Dr. Wolfgang Fischer

Group Members

Current members

Wolfgang Fischer, Dr. rer. nat.
Phone: +49 89 2180-72877

Mrinalini Srinivasan, M. Sc.
Phone: +49 89 2180-72920



Functional analysis of the H. pylori Cag type IV secretion apparatus

The Cag type IV secretion system, which is encoded on the cag pathogenicity island (cagPAI), is considered a major virulence factor of H. pylori. Important functions of this secretion system are the induction of a proinflammatory response in gastric tissues, and direct translocation of the bacterial CagA protein into the cytoplasm of different host cell types. Once inside the target cell, CagA is modified by tyrosine phosphorylation, and causes changes in cell morphology and gene expression. The Cag type IV secretion system uses at least 15 different proteins to form a secretion apparatus spanning both bacterial membranes, and pilus-like appendages at the bacterial surface. We have previously identified protein-protein interactions among several components of the secretion apparatus, including a subcomplex formed by the unique integrin-binding components CagI and CagL together with an additional protein involved in pilus formation, CagH. We are working on a further molecular characterization of such subcomplexes, using genetic, cell biological and biochemical techniques.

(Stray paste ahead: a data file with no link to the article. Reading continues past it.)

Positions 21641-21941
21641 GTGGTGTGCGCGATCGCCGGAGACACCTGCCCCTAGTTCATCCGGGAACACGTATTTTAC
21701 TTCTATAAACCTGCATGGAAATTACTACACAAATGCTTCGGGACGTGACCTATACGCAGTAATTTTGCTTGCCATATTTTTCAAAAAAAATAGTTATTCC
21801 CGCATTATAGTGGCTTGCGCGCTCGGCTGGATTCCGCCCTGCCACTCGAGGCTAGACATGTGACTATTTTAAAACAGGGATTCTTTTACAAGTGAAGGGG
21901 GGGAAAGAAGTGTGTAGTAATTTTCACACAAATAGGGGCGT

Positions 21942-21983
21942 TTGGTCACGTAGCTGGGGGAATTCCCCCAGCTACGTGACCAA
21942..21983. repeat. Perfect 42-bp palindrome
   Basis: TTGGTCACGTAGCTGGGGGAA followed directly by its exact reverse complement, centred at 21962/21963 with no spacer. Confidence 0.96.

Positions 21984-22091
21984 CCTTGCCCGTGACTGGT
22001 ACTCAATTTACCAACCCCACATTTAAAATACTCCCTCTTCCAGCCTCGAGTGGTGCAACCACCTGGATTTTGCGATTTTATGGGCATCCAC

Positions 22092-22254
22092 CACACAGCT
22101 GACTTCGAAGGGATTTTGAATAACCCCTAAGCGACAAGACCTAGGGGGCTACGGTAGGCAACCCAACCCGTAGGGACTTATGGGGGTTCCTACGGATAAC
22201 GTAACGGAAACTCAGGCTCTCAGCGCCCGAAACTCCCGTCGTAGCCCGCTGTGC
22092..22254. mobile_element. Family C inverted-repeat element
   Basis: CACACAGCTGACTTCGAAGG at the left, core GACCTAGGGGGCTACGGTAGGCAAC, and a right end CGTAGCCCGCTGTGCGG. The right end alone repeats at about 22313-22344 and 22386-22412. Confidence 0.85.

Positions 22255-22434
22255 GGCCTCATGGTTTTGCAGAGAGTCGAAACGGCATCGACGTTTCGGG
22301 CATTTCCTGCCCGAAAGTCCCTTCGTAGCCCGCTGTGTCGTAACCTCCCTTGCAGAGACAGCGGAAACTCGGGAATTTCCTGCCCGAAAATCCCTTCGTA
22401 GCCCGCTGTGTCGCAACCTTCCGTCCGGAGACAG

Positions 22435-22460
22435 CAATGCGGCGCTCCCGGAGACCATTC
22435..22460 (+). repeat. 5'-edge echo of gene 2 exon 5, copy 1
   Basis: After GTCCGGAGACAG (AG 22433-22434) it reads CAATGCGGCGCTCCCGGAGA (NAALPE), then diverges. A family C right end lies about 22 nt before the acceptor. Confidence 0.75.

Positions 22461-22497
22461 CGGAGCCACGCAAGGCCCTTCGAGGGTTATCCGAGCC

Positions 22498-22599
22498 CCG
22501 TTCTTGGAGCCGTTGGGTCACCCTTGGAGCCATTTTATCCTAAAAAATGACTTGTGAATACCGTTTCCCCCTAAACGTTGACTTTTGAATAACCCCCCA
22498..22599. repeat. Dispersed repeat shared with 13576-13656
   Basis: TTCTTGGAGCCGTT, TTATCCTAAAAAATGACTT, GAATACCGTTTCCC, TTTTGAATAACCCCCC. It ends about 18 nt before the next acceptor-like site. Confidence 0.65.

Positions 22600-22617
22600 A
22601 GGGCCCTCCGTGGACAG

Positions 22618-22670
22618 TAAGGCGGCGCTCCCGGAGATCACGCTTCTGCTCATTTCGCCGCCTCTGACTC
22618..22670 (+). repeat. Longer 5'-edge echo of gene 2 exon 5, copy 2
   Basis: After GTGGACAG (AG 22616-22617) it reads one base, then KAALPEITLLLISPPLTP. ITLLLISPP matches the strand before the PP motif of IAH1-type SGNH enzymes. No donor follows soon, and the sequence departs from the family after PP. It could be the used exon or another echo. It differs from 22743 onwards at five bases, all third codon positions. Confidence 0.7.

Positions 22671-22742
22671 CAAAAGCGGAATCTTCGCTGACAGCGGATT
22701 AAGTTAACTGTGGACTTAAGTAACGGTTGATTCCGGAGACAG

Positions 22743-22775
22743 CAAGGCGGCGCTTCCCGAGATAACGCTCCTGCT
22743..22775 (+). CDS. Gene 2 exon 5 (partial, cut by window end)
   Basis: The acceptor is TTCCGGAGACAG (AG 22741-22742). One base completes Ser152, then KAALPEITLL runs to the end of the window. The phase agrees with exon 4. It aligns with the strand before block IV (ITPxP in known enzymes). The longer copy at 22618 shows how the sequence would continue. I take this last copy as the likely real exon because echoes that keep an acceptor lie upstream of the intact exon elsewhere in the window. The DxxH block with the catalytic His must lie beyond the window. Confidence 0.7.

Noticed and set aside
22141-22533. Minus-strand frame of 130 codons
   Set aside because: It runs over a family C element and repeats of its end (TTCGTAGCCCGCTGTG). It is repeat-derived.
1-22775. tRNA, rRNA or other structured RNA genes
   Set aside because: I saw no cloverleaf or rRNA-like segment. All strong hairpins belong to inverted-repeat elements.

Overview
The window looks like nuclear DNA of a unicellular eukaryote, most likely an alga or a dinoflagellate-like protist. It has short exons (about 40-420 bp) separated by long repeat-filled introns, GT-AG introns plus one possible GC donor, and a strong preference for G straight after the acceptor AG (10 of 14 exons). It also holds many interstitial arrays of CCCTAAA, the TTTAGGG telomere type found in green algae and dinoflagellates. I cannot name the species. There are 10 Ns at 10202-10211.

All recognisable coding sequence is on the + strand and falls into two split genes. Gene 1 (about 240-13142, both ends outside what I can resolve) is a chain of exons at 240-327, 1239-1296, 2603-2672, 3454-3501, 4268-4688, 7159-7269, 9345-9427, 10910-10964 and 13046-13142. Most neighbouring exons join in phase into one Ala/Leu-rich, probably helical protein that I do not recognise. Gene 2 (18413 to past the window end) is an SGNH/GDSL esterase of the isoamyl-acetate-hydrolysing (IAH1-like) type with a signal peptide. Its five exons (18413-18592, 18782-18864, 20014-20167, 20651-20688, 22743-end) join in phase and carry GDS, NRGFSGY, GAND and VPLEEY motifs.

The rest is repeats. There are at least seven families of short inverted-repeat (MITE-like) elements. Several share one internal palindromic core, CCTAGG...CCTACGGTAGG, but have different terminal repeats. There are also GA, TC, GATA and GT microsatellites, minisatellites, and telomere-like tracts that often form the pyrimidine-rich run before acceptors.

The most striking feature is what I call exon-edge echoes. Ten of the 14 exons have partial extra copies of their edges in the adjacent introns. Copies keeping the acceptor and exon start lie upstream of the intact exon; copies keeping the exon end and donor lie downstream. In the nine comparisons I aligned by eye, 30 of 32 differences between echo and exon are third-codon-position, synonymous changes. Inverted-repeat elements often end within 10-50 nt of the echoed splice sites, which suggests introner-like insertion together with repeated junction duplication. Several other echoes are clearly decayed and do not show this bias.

Signal recognition and secretion dynamics in the Cag type IV secretion system